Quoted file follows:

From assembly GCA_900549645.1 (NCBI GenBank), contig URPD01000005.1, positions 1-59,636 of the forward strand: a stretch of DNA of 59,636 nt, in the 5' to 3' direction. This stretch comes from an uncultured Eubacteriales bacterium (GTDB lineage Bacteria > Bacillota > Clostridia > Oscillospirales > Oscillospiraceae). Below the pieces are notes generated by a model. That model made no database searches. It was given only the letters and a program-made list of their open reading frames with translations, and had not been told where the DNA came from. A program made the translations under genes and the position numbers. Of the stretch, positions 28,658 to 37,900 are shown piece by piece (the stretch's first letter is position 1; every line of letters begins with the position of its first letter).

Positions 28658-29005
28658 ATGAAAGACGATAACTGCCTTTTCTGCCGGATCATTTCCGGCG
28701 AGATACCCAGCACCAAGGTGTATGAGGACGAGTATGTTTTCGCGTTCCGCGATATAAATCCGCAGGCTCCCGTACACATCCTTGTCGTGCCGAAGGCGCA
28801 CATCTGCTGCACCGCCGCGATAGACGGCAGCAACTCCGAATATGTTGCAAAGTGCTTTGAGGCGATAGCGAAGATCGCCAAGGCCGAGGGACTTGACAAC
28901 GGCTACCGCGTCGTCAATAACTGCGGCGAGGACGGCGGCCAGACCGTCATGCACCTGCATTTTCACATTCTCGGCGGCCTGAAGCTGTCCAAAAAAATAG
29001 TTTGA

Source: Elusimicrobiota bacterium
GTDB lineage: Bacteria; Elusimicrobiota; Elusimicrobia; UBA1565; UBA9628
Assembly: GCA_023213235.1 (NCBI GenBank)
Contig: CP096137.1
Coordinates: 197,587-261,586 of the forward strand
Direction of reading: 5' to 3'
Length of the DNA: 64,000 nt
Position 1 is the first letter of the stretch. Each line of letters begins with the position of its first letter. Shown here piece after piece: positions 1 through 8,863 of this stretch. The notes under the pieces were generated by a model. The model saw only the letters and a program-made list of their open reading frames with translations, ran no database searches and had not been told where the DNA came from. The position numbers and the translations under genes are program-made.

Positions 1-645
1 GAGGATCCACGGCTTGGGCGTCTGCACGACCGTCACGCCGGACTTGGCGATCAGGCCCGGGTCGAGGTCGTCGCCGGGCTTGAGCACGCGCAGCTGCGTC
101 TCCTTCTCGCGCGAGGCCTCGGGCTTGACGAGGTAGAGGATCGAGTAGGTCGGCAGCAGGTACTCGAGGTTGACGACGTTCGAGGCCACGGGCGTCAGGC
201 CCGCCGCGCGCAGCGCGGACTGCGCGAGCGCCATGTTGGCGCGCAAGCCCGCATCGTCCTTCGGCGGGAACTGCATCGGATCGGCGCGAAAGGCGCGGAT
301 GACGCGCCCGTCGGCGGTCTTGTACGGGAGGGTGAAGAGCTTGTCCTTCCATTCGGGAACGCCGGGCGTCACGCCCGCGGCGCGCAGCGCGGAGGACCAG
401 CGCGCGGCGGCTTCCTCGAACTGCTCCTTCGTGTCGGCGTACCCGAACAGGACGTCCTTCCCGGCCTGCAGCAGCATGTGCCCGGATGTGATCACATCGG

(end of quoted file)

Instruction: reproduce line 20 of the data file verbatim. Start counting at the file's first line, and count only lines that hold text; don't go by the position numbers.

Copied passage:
301 GACGCGCCCGTCGGCGGTCTTGTACGGGAGGGTGAAGAGCTTGTCCTTCCATTCGGGAACGCCGGGCGTCACGCCCGCGGCGCGCAGCGCGGAGGACCAG